In electronic and electrical business, a schematic diagram is frequently utilised to describe the design of equipment.  Original schematics have been done by hand, using standardized templates or pre-printed adhesive symbols, but today electronic design automation applications (EDA or"electrical CAD") is often utilized.
A design, or schematic diagram, would be a representation of the elements of a system using abstract, graphic symbols as opposed to realistic pictures. A schematic usually omits all details which are not related to the advice the schematic is intended to communicate, and might add unrealistic components that assist understanding. As an instance, a subway map intended for passengers can represent a subway station with a scatter; the dot does not resemble the actual station at all but provides the viewer information without unnecessary visual clutter. A schematic diagram of the chemical process utilizes symbols to represent the valves, ducts, valvesand pumps, and other elements of the system, highlighting their interconnection paths and suppressing physical details. In a digital circuit structure, the design of these symbols may not resemble the design from the circuit. From the schematic diagram, the symbolic components are arranged to be easily interpreted by the viewer.
These tools go beyond simple drawing of connections and devices. Usually they are integrated into the entire IC design flow and also connected to additional EDA tools for verification and simulation of the circuit under design.
In electronic design automation, even until the 1980s schematics were almost the sole formal representation for circuits. More recently, with the advancement of computer technology, other specimens have been introduced and specialized computer languages have been developed, as using the explosive increase of the complexity of electronic circuits, conventional schematics are becoming less functional.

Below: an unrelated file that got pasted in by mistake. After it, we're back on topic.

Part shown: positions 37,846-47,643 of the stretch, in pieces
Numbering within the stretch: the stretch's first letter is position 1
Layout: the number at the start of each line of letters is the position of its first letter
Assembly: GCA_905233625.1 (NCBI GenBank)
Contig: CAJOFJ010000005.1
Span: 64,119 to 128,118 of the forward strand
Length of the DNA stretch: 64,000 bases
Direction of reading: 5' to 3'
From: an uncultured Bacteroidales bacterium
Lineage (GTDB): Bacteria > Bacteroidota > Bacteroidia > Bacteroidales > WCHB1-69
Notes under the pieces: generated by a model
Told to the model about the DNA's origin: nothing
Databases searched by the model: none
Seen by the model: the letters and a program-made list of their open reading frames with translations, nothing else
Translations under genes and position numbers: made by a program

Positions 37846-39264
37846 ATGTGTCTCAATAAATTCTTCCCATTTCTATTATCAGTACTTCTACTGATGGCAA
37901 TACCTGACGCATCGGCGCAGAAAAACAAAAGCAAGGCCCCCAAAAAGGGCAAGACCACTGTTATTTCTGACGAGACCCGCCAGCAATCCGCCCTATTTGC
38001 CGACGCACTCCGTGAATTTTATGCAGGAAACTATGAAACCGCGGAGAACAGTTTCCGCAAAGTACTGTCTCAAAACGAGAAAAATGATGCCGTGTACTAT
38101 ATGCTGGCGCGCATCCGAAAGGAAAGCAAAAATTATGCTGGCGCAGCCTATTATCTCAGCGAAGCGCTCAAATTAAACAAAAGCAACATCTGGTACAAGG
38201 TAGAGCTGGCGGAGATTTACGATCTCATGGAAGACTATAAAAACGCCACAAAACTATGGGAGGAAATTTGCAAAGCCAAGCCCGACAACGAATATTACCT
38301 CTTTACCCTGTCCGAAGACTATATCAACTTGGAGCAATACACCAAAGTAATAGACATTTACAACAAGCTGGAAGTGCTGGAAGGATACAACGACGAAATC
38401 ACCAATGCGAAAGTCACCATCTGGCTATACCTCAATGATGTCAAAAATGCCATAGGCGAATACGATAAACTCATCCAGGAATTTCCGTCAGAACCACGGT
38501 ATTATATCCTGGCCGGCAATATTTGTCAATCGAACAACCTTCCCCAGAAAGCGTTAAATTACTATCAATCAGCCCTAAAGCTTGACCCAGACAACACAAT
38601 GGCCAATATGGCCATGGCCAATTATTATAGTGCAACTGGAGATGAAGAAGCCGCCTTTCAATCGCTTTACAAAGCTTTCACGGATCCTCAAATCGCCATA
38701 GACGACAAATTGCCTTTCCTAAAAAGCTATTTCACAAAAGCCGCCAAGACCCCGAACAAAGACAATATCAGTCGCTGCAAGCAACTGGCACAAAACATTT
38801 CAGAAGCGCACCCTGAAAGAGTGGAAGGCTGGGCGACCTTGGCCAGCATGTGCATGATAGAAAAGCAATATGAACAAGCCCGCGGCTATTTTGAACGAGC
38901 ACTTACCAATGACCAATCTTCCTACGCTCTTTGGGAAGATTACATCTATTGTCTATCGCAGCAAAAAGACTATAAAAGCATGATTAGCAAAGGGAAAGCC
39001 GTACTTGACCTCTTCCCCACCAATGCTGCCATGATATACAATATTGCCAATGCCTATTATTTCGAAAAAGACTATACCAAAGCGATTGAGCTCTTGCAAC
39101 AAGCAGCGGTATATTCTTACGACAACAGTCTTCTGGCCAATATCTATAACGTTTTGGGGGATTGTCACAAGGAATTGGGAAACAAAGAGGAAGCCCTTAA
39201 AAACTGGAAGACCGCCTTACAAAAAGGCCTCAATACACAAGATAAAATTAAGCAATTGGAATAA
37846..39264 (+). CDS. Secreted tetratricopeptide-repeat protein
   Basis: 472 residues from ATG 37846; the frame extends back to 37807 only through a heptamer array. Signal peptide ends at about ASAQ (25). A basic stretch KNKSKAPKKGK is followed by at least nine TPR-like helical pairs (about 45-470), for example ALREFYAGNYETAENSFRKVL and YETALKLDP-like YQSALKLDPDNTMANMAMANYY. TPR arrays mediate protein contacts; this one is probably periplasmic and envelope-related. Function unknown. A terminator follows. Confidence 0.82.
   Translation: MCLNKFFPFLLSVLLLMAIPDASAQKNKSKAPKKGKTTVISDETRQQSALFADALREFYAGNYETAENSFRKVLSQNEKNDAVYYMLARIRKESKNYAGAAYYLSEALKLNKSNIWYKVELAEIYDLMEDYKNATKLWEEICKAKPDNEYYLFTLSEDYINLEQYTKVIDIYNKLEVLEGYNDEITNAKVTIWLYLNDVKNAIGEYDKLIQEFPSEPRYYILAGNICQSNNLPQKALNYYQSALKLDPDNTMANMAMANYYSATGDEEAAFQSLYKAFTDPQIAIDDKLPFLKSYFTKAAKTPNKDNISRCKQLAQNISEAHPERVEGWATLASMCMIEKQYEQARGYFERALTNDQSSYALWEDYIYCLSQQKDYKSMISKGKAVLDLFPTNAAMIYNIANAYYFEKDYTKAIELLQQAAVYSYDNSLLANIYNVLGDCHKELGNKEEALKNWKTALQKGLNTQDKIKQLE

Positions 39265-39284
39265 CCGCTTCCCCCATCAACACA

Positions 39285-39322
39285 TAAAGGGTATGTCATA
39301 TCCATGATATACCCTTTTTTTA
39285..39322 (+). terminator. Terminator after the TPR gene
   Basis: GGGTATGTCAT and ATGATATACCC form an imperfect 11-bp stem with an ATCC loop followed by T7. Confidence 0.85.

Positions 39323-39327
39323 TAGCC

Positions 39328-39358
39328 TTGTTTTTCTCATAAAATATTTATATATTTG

A semi-schematic diagram combines a number of their abstraction of a just schematic diagram with different elements exhibited as realistically as possible, for a variety of factors. It is a compromise between a purely abstract diagram (e.g. the schematic of the Washington Metro) and a completely pragmatic representation (e.g. the corresponding aerial view of Washington).
Schematic diagrams are used widely in repair guides to help users understand the interconnections of parts, and to provide graphical training to help out with dismantling and rebuilding mechanical assemblies. Many motorcycle and automotive repair manuals give a significant number of pages on schematic diagrams.
In electric power systems design, a design drawing referred to as a one-line diagram is often utilised to represent substations, distribution methods as well as whole electrical power grids. These diagrams simplify and compress the facts which would be replicated on each individual phase of a three-phase system, demonstrating only one element instead of three. Electrical diagrams such as switchgear frequently have common device functions designate by standard function amounts.